Good one on smith and I like that he quit for his family. There is more to life than just cricket

Posted by mike_b on (March 13, 2014, 11:15 GMT)

I think this is an excellent article Mark.Smith is retiring at an early age (by today's gauge) simply because he started his captaincy so young - he's obviously tired! I'm an Aussie & was never his biggest fan BUT credit where it's due. He dealt with so much at a tender age. Greatness was thrust upon him! He responded and when he retired his team remains No.1 despite a series loss to us. Kallis is rightly lauded for his cricketing skills but he never wanted the burden of captaincy - much like Tendulkar. Kallis & Tendulkar leant upon strong team mates to shoulder the captaincy & create an environment that let their cricketing skills flourish. I don't mean this as a criticism of them but simply as an acknowledgment of the contribution of players such as Smith. He was a strong leader (with faults if you want to be picky) and more than earnt his place in the team as a batsman. He won & saved games with his bat & had the deserved right to demand commitment from his team. Hats off to him.

Posted by   on (March 13, 2014, 9:52 GMT)

Oh i thought it was about Smith, this article. Unfortunately and surprisingly it was more about Aussie win. So what, If aus can cope up with the exit of legends why can not SA. After all it was their first series after the Colossus Kallis had left. It will take time but mind you Nicholas sir, they will beat Aussie in Australia that same perth-esque win, remember?

Posted by   on (March 13, 2014, 4:57 GMT)

next time these sides south Africa will beat ausies badly

Comments have now been closed for this article

FeedbackTop
Email Feedback Print
Share
E-mail
Feedback
Print
Mark NicholasClose
Mark Nicholas A prolific and stylish middle-order batsman for Hampshire, Mark Nicholas was unlucky never to have played for England, but after captaining his county to four major trophies he made his reputation as a presenter, commentator and columnist. Named the UK Sports Presenter of the Year in 2001 and 2005 by the Royal Television Society, he has commentated all over the world, from the World Cup in the West Indies to the Indian Premier League. He now hosts the cricket coverage for Channel 9 in Australia and Channel 5 in England.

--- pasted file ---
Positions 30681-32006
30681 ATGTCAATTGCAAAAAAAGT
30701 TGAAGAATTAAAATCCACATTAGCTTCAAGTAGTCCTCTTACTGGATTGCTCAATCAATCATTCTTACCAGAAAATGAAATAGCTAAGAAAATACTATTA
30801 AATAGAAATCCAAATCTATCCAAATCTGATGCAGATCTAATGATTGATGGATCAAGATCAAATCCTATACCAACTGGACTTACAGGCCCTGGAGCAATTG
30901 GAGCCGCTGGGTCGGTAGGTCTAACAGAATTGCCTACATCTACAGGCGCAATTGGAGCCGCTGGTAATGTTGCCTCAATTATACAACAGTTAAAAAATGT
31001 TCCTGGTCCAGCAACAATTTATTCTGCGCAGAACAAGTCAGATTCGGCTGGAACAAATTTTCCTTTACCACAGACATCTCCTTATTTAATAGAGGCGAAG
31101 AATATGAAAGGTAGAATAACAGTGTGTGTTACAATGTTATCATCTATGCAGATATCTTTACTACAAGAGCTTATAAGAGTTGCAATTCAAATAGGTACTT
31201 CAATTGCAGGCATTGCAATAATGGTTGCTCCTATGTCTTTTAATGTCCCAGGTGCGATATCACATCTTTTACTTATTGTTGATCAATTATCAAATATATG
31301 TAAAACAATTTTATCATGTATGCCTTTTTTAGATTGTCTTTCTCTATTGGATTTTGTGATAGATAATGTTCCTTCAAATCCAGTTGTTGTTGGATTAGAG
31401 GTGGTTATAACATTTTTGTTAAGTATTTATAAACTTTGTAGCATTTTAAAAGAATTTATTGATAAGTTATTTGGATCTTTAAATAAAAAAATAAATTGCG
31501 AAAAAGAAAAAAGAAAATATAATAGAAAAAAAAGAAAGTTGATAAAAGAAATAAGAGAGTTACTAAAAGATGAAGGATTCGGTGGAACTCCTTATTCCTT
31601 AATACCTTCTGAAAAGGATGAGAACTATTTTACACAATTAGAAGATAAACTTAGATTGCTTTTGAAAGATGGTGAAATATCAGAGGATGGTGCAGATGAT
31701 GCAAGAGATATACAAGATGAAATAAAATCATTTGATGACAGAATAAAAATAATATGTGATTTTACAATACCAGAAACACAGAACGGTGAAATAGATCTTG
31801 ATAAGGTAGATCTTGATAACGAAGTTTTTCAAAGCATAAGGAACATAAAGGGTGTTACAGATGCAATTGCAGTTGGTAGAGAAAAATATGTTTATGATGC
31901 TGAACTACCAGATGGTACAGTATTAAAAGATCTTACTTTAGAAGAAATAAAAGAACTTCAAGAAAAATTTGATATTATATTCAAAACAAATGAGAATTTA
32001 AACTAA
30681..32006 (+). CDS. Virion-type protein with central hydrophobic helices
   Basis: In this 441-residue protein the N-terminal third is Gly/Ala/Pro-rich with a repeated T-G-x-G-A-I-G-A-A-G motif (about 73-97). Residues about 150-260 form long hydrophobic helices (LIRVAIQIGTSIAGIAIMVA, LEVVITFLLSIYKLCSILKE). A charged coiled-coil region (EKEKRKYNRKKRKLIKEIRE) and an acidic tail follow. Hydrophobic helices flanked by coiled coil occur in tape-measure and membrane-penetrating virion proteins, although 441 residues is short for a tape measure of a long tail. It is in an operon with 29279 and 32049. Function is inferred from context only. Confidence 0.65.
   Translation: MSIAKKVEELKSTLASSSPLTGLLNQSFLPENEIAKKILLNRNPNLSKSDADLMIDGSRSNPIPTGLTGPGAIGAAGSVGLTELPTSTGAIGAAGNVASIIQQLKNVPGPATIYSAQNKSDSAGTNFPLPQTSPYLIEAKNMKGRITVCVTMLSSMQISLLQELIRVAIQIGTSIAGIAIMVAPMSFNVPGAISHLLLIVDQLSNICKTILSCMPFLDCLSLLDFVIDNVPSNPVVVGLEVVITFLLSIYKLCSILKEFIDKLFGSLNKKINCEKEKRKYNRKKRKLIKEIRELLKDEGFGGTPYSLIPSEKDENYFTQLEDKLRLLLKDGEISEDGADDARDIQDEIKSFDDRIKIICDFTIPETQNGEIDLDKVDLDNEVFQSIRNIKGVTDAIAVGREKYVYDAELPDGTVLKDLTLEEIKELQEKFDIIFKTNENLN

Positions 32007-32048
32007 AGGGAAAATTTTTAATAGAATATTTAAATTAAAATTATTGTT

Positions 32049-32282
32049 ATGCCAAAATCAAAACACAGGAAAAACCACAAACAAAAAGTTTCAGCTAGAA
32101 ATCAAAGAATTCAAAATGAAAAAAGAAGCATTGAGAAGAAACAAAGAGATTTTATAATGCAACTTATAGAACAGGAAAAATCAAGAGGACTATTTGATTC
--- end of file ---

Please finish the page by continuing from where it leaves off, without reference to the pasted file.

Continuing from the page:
Top dog of the underdogs

My Favourite Cricketer: Jack Russell brought a neatness to the keeper's art that was matched by his meticulous scruffiness in other regards. By Scott Oliver

    Rewarding times for Hashim Amla

Numbers Game: The rate at which he has accumulated ODI hundreds and MoM awards is among the fastest in history

'Ponting was an instinctive, aggressive player'

Modern Masters: Rahul Dravid and Sanjay Manjrekar discuss Ricky Ponting's technique

    MacLeod spells hope for Scotland

Allrounder Calum MacLeod's return from a faulty action is key to Scotland's World Cup hopes. By Tim Wigmore

How boring is boring cricket?

Probably not as much as boring periods in the likes of rugby, football and tennis, Russell Jackson thinks

News | Features Last 7 days

Manic one-day chases, and daddy partnerships

Also, most brothers in a Test XI, and the fastest to 20 ODI centuries

Has international cricket begun to break up?

The gap between the haves and the have-nots is growing wider, and the disenchantment is forcing a devaluation of Test cricket among weaker teams

Well worth the wait

Zulfiqar Babar missed five seasons between his first two first-class matches, and was 34 when he finally made his Test debut, but he is quickly making up for all the lost time with his artful left-arm spin

Younis Khan and the art of scoring hundreds

Out of 70 batsmen who've scored 15 or more Test hundreds only five are from Pakistan, but Younis Khan's appetite for hundreds matches that of some of the top contemporary batsmen

Australia outdone in every way

Surviving into the final session of the last day cannot disguise the fact that Australia's continued inability to play spin contributed to an all-round thrashing

News | Features Last 7 days

    Has international cricket begun to break up? (83)

    The gap between the haves and the have-nots is growing wider, and the disenchantment is forcing a devaluation of Test cricket among weaker teams

    Lyon low after high of 2013 (51)

    The offspinner was Australia's highest wicket-taker in 2013, but his form has dipped sharply this year

    Australia outdone in every way (51)

    Surviving into the final session of the last day cannot disguise the fact that Australia's continued inability to play spin contributed to an all-round thrashing

    Rewarding times for Hashim Amla (45)

    The rate at which Amla has accumulated ODI hundreds and MoM awards is among the fastest in history. And his runs-per-innings figure is easily the best of the lot

    Well worth the wait (36)

    Zulfiqar Babar missed five seasons between his first two first-class matches, and was 34 when he finally made his Test debut, but he is quickly making up for all the lost time with his artful left-arm spin